Abundance, density, and distribution estimates are key information for conservation and management strategies, and when they refer to modified areas they can provide valuable information on species tolerance limits [12]. Because of large carnivores’ cryptic nature and large ranges it is inherently difficult to assess their population status, hindering conservation efforts, particularly across unprotected areas. Spatial requirements of large carnivores imply that most protected areas alone are not viable for their survival [13,14] and that they have to be integrated with increasing human modified areas into wider connectivity landscapes [1518]. There is evidence on the role of unprotected areas for carnivore conservation: species like cheetahs, wolves (Canis lupus), pumas (Puma concolor), leopards (Panthera pardus), and jaguars are able to live in human use landscapes [12,1921].

The jaguar is the only living representative of the genus Panthera found in the New World and it is the largest cat existing in the Americas [22]. It ranges from Mexico to Argentina and it has been lost from over 50% of its historical range [15]. Jaguars are keystone species [1] and they are considered Near Threatened by the IUCN. They are a species of conservation concern due to habitat loss, poaching of its prey, and retaliatory killing following predation of livestock [23].

As for the other large carnivores, protected areas are too few in number for long-term jaguar conservation, which requires a landscape approach with both protected and unprotected lands [15,24]. However the latter have been neglected, and only 15% (N = 12) of the jaguar population density estimates available [25] refer to areas that are completely unprotected. Therefore it is crucial to obtain more estimates across such areas as agricultural and oil palm (Elaeis guineensis) landscapes. The latter are particularly of concern as a driver of impoverished habitat with unknown survival value for jaguars [25, 26, 27,28].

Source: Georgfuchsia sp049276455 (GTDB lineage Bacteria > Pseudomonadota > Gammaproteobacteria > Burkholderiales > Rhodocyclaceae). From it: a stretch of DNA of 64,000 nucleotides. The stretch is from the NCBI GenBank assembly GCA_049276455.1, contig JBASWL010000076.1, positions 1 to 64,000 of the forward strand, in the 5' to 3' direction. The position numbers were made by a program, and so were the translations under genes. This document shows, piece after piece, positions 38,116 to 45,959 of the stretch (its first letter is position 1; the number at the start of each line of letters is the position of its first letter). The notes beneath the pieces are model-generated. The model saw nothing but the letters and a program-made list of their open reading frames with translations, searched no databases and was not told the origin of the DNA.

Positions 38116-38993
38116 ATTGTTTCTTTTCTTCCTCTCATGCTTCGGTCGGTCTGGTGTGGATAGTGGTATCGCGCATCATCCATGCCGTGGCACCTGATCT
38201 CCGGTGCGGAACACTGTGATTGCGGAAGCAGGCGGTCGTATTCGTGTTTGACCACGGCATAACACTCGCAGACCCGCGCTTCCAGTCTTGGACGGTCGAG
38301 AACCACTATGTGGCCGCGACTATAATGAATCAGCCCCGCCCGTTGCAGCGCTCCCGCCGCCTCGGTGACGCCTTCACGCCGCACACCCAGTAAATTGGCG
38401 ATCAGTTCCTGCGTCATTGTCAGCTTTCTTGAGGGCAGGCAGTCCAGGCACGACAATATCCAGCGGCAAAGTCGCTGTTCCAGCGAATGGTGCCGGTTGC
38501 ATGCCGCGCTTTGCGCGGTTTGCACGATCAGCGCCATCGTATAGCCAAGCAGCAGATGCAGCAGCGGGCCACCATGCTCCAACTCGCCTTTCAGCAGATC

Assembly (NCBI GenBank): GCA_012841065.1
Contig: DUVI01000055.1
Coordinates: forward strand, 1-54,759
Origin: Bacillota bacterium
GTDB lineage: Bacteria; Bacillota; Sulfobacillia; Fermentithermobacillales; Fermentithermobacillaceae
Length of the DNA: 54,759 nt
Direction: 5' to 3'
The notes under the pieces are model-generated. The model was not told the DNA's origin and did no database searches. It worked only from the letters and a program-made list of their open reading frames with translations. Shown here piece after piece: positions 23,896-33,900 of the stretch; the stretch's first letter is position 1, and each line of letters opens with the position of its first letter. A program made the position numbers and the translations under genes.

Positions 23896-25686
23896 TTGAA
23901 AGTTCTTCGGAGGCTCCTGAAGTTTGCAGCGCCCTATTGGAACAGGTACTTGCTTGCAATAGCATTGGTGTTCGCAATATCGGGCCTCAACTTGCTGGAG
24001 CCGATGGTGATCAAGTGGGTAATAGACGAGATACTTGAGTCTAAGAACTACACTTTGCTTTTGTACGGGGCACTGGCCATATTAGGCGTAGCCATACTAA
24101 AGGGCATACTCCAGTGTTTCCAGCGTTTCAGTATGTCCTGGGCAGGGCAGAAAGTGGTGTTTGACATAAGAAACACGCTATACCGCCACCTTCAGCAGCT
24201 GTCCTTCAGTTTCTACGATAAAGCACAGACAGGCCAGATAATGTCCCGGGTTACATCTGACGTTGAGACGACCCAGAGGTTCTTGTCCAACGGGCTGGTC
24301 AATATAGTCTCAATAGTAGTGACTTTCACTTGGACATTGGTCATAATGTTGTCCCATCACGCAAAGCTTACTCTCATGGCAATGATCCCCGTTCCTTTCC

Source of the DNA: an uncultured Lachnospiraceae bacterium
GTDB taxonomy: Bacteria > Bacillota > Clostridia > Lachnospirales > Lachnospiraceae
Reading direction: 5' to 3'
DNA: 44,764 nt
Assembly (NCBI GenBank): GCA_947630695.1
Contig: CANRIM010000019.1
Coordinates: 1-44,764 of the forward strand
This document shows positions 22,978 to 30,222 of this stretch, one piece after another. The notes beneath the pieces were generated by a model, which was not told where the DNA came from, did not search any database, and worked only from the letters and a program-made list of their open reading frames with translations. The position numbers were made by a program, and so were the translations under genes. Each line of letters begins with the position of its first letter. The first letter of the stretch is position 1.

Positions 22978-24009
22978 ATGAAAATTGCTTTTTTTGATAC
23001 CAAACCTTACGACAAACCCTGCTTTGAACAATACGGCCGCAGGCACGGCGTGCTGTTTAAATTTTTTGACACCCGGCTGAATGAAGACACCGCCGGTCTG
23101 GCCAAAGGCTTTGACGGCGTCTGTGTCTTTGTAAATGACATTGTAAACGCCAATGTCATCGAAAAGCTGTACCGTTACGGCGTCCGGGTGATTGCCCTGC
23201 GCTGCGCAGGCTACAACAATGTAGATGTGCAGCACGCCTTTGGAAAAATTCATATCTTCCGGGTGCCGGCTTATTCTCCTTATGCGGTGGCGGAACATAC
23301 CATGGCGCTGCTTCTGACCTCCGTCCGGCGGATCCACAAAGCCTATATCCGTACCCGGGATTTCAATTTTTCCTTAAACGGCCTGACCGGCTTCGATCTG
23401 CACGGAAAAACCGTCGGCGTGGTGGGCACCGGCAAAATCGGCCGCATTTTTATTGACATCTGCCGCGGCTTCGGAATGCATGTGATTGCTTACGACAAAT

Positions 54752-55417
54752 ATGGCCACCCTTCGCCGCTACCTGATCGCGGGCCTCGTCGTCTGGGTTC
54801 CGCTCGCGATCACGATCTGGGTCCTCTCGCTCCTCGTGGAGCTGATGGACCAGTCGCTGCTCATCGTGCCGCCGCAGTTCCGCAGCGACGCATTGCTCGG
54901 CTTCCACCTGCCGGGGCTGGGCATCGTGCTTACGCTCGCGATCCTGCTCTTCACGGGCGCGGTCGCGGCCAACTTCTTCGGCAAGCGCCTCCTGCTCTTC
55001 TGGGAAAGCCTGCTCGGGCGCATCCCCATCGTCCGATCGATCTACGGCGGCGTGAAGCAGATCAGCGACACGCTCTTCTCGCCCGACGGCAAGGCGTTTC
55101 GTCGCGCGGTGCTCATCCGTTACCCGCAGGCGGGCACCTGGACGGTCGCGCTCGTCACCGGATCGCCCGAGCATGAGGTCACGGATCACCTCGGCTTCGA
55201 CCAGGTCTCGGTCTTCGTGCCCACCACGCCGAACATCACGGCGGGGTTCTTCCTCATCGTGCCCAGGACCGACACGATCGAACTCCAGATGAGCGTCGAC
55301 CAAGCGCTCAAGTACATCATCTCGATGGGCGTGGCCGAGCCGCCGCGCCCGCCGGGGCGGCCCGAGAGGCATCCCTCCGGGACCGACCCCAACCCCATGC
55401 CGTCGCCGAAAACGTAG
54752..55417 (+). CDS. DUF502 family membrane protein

Colombia is extremely important for range-wide jaguar conservation and connectivity due to its position between Central and South America [24]. In Colombia, jaguars inhabit the Amazon and Llanos regions, the Pacific coast, inter-Andean valleys, and the northern area along the Caribbean coast, yet only two jaguar densities estimate are available and they were both in the Amazon [29]. Here we use both SECR and CR models to produce the first jaguar density estimates of Colombia outside the Amazon: across an oil palm landscape in the Magdalena watershed and in an extensive cattle ranch in the llanos ecosystem. These data illustrates the complementary conservation role of unprotected areas to wide ranging large carnivores such as the jaguar.

Methods

Ethics statement